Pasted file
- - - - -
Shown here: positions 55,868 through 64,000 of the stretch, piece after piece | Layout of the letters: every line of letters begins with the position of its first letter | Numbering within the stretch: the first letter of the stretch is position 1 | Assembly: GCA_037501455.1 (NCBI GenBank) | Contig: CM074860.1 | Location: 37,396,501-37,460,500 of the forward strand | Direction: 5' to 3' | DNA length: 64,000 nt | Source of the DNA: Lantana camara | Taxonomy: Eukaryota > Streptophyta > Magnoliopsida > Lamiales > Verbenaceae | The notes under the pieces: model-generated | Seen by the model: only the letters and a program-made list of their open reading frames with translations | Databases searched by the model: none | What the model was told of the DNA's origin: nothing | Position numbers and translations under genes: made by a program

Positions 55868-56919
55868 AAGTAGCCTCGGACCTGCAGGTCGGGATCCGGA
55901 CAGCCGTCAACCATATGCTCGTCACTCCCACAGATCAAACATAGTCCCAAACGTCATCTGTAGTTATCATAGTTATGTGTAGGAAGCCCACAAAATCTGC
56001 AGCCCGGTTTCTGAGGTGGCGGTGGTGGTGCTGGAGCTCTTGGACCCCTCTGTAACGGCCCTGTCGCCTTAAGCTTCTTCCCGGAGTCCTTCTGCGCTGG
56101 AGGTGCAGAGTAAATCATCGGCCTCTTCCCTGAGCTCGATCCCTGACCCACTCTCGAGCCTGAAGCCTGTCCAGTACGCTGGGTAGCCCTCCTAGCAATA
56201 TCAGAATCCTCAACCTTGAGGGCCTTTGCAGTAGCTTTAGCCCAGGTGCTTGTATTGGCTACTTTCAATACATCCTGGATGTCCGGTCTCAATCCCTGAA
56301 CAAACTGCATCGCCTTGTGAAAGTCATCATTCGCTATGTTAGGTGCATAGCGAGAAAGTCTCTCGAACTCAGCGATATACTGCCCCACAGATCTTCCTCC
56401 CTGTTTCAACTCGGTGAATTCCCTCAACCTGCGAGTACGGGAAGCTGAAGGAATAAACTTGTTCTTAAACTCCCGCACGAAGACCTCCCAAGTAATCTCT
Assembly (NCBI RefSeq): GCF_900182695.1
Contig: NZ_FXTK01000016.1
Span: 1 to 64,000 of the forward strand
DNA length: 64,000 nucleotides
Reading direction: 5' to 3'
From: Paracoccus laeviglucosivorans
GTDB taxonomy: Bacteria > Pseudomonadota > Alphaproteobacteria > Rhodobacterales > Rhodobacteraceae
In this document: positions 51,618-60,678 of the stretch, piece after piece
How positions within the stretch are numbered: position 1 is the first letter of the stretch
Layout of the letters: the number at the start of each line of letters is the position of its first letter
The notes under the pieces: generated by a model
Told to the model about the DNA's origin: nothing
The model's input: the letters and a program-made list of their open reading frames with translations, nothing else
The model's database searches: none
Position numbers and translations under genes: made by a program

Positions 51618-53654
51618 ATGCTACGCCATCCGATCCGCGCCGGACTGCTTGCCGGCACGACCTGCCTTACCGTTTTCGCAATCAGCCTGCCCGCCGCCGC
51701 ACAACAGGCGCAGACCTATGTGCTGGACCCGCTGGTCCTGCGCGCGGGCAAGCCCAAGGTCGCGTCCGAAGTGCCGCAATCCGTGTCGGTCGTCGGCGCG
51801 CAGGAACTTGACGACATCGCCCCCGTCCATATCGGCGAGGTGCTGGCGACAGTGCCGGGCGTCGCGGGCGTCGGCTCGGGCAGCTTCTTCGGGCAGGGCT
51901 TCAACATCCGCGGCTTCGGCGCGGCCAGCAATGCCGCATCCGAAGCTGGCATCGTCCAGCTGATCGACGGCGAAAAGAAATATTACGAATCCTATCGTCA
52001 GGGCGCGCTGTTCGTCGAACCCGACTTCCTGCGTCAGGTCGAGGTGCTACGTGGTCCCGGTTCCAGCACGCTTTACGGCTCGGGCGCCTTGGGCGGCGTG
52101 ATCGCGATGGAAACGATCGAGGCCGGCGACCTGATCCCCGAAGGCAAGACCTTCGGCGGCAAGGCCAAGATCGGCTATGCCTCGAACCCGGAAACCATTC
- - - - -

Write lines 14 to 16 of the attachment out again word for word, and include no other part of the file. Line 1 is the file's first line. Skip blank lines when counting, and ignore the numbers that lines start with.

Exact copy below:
Reading direction: 5' to 3'
From: Paracoccus laeviglucosivorans
GTDB taxonomy: Bacteria > Pseudomonadota > Alphaproteobacteria > Rhodobacterales > Rhodobacteraceae